This op-ed by John Prendergast was originally published in The Daily Beast on April 7, 2014 the 20th anniversary of the Rwandan Genocide.
Exactly 20 years ago, the sitting government in Rwanda commenced a genocide against minority Tutsi and moderate Hutu populations. Eight hundred thousand Rwandans perished in 100 frenzied days, the fastest rate of killing in recorded history, though most international actors did not name what was happening as genocide—and did not act before it was too late for most of the victims.
Today most people’s understanding of what genocide looks like comes from the grainy footage of the Holocaust that will haunt and stain the human conscience until the end of time. But when there are no gas chambers, no barbed wire, and no concentration camps, many don’t recognize the perpetration of new genocides and other targeted mass atrocity crimes because they may not look the same.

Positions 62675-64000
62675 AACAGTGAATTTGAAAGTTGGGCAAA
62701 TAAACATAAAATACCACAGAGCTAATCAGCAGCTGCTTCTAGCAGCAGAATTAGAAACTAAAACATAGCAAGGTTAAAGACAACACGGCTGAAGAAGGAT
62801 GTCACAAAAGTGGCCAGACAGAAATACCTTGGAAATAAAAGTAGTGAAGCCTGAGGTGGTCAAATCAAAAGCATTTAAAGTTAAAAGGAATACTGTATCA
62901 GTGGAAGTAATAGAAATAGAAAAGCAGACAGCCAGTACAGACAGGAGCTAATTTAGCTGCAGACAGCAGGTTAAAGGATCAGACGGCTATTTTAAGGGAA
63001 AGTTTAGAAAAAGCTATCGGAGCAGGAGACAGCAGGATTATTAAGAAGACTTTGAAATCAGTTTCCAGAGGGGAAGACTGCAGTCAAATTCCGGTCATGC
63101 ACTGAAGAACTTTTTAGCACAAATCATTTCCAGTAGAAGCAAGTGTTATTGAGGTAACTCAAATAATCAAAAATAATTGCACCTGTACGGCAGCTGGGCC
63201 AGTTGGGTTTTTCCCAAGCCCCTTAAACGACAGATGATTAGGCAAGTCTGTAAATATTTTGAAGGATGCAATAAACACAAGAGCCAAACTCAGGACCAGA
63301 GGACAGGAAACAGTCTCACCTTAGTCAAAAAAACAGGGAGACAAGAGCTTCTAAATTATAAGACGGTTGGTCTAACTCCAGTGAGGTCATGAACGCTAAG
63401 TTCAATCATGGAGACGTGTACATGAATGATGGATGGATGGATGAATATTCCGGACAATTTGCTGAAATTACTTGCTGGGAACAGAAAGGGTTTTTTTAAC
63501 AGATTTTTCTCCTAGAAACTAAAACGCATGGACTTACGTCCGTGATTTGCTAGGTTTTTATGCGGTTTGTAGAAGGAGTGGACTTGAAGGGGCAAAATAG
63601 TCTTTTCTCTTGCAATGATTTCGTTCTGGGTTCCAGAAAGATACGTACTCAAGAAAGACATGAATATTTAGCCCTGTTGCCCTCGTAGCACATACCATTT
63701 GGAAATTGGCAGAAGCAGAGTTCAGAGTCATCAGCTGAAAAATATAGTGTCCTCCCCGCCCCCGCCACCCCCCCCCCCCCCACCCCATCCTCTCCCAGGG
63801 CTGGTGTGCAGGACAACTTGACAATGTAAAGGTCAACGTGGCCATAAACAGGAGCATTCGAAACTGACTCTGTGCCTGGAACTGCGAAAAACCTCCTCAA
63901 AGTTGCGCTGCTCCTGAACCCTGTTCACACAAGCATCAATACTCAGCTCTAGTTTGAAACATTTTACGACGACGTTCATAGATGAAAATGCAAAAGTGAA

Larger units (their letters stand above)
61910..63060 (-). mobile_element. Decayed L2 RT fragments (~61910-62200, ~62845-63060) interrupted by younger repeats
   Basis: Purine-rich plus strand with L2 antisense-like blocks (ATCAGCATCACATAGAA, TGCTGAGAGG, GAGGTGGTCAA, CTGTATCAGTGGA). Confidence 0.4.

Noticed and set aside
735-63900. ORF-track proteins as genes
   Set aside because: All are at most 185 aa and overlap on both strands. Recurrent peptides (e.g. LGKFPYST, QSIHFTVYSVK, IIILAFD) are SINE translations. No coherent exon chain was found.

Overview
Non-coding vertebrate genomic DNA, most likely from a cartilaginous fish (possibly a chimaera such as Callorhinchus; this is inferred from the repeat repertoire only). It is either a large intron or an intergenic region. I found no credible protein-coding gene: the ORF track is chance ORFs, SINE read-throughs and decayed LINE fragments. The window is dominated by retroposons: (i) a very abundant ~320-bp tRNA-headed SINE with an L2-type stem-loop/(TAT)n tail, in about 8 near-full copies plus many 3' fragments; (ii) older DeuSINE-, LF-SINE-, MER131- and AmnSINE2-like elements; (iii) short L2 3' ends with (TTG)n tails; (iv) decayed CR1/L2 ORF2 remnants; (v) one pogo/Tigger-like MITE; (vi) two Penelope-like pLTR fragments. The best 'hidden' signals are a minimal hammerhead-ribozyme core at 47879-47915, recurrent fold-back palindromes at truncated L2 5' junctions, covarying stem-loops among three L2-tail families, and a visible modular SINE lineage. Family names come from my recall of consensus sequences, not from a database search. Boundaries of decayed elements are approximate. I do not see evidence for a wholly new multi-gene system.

Yale Law professor Reva Siegel has written about the concept of “preservation through transformation,” which holds that evil practices of the past that we now universally condemn may continue in the present in different forms, precisely because they don’t stay or look the same. Slavery, racism, sexism, and other forms of bigotry, subordination, and human rights abuse transform and adapt with the times. The concept applies even to the most profound of all human rights crimes: genocide and other targeted mass atrocities.
In the face of this accumulated horror, there are nevertheless signs of hope that international efforts can be much more effective in responding. But first, it is important to understand that despite the evolution in genocidal tactics, five common characteristics are distinguishable. Understanding them allows quicker recognition and more effective responses.